Return to Transcripts main page


President Trump Fires FBI Director James Comey; Interview with Senator Richard Blumenthal. Aired 8-8:30a ET

Aired May 10, 2017 - 08:00   ET


[08:00:00] ALISYN CAMEROTA, CNN ANCHOR: So what's the point? I mean, what is the point of having all of these congressional committees if you are basically saying they're toothless and that the only way to proceed here is by changing the law somehow, and you would have to have the president sign off on that, and creating a new special prosecutor or having Rod Rosenstein, who you don't have faith in, you didn't vote for, appoint somebody?

SEN. RICHARD BLUMENTHAL, (D) CONNECTICUT: First, and your question is very well taken, the congressional committee can hold hearing, produce reports, and possibly write new legislation. But they cannot bring criminal charges.

And what I hear from people around Connecticut is they want the truth uncovered and they want accountability. They want people who broke the law by aiding the Russians in their attack on our election system to be held responsible in court. And there is ample evidence involving Roger Stone, Paul Manafort, Carter Page, that Trump associates may well have been involved in colluding with the Russians.

And, so, what's needed is accountability. The grand jury is working. The FBI is doing its job. What's needed now is a leader and, I emphasize, insulated and protected from political interference by the president of the United States who may be a target here, by a clear mandate, a written mandate from Rod Rosenstein, the deputy attorney general, saying you do the work. I'm going to protect you.

CAMEROTA: Do you think it is possible that Rudy Giuliani or Chris Christie could be the new head of the FBI?

BLUMENTHAL: Predicting what the president of the United States will do is among the host hazardous activities in Washington, D.C. these days. But I hope not, because they bring political baggage, for lack of a better word, that would severely undermine their credibility with the American public.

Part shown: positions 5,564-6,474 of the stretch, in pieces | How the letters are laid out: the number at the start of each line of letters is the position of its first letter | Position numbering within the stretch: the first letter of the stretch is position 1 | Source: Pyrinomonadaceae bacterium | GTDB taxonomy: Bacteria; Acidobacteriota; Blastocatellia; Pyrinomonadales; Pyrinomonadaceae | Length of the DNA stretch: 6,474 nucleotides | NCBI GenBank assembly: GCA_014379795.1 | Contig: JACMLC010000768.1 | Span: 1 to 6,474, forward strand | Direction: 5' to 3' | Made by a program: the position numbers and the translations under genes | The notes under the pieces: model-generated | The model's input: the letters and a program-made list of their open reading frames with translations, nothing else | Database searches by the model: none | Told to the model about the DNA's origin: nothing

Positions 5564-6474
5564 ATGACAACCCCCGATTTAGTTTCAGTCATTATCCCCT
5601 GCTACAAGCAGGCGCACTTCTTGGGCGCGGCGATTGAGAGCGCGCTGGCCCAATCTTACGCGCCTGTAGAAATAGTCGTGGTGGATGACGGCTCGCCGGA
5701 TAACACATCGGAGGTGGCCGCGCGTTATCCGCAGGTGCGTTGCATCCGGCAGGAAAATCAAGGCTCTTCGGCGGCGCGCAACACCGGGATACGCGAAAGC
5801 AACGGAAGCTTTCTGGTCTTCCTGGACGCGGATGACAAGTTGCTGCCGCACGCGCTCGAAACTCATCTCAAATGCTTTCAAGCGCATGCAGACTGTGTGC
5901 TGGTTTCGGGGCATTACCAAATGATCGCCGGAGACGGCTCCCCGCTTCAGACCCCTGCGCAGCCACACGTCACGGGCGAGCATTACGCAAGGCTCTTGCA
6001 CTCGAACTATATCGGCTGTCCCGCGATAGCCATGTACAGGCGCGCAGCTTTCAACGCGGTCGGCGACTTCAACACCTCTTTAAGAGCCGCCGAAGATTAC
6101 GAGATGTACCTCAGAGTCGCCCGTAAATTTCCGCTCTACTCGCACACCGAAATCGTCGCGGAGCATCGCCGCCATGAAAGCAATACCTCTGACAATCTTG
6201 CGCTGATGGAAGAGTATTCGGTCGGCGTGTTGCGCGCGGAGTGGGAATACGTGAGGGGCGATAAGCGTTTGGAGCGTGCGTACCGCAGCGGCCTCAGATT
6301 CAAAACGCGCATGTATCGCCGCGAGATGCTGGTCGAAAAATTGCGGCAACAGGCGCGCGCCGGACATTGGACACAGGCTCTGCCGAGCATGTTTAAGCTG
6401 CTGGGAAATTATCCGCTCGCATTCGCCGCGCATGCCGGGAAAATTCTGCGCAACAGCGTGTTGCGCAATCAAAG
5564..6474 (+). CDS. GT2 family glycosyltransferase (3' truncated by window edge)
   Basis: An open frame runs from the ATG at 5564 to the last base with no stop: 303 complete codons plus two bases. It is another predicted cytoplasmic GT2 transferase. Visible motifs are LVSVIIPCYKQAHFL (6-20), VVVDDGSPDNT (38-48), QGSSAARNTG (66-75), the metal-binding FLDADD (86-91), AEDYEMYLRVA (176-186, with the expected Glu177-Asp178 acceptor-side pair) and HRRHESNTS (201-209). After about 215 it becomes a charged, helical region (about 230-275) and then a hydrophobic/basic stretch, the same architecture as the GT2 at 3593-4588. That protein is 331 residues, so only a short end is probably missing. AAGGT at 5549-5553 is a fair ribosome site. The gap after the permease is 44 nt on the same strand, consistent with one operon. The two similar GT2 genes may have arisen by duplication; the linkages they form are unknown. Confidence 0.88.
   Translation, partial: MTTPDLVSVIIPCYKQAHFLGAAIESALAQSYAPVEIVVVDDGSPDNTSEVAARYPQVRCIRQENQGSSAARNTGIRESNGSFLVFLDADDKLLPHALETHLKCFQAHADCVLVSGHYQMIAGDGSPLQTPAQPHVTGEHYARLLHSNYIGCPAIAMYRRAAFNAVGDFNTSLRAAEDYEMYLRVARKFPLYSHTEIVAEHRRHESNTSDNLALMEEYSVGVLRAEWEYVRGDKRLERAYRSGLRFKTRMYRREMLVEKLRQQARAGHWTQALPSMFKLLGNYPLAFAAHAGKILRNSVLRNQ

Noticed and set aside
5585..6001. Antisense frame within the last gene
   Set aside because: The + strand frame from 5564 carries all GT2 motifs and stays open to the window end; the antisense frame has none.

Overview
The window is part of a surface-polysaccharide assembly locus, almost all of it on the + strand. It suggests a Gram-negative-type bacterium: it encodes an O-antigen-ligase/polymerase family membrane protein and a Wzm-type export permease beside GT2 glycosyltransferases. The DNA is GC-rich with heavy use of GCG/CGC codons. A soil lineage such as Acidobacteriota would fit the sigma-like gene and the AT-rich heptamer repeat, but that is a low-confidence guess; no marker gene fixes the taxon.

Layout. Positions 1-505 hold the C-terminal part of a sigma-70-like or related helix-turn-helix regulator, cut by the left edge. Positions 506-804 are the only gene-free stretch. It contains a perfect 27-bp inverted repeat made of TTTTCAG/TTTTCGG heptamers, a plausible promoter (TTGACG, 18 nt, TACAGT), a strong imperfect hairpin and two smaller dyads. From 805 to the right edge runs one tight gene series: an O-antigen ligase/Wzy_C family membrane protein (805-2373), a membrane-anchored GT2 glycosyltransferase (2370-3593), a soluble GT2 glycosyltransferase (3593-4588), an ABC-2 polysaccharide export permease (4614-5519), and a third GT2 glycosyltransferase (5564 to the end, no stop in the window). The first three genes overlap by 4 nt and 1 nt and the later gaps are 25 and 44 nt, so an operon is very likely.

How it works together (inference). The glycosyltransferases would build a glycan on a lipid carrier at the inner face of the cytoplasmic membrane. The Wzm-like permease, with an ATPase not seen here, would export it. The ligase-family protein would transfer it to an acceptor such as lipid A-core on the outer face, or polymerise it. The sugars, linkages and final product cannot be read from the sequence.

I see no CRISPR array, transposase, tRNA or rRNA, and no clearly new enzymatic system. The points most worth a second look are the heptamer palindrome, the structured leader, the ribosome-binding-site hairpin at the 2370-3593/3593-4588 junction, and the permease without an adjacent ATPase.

It should be someone who has been above politics, unquestionably credible, someone of unimpeachable integrity and excellence and also a background in the criminal justice system who knows how to make judgments about whether to bring charges. And that's a difficult set of qualifications, but I do think it's possible. And by the way, I really do believe that my colleagues, Republican as well as Democrat, want this constitutional crisis faced in a bipartisan way. We are going to be coming together, I hope, in a way that makes America better and prouder. CAMEROTA: That would certainly be nice. Senator, do you believe that

former FBI director James Comey will still show up to testify on Capitol Hill tomorrow as was already scheduled. He was going to be talking more about this on Thursday.

BLUMENTHAL: I wish I knew. I don't. I hope that he does because the public deserves an explanation from him as to what he thinks happened here. And James Comey is the one who can best illuminate what any exchanges were between him and the president. I severely doubt that the president was informed in any authoritative way, that he was not, quote, "under investigation" potentially because the associates now under investigation could well have information implicating him. And the way investigations go, they are a series of points and witnesses and potential individual defendants in a chain that ultimately may lead to the top.

CAMEROTA: Senator Richard Blumenthal, thank you very much for your reaction to this big breaking news this morning. Thanks so much for being here.

BLUMENTHAL: Thank you.

CHRIS CUOMO, CNN ANCHOR: All right, so we've gotten the word from the White House. We have now seen where the Democrats heads are in the form of Senator Blumenthal. Let's bring in the panel and see where that leads us. CNN senior legal analyst Jeffrey Toobin is with us all morning, CNN politics reporter and editor at large Chris Cillizza, CNN counterterrorism analyst Philip Mudd, and CNN presidential historian Douglas Brinkley.

Jeffrey, a point that we have been coming back to a lot is the second paragraph in this letter, maybe our best window into the motives and the problems in separating the executives from an investigation thereof with respect to Russia. Kellyanne wanted to distract and it doesn't say in there that the president asked him any questions, just that the FBI communicated to the president three different times that he wasn't under investigation.

Now, again, we're assuming this is true. You take issue with that because you don't think James Comey would have these discussions. But, again, isn't this something that has to be reconciled?

[08:05:00] JEFFREY TOOBIN, CNN SENIOR LEGAL ANALYST: It is so -- the level of impropriety is so great at so many different levels. If the conversation took place as the president describes it in this letter, it's completely inappropriate because he should not be discussing a pending investigation with the person who is in charge of that investigation. That is a bedrock principle of the division of labor within the executive branch.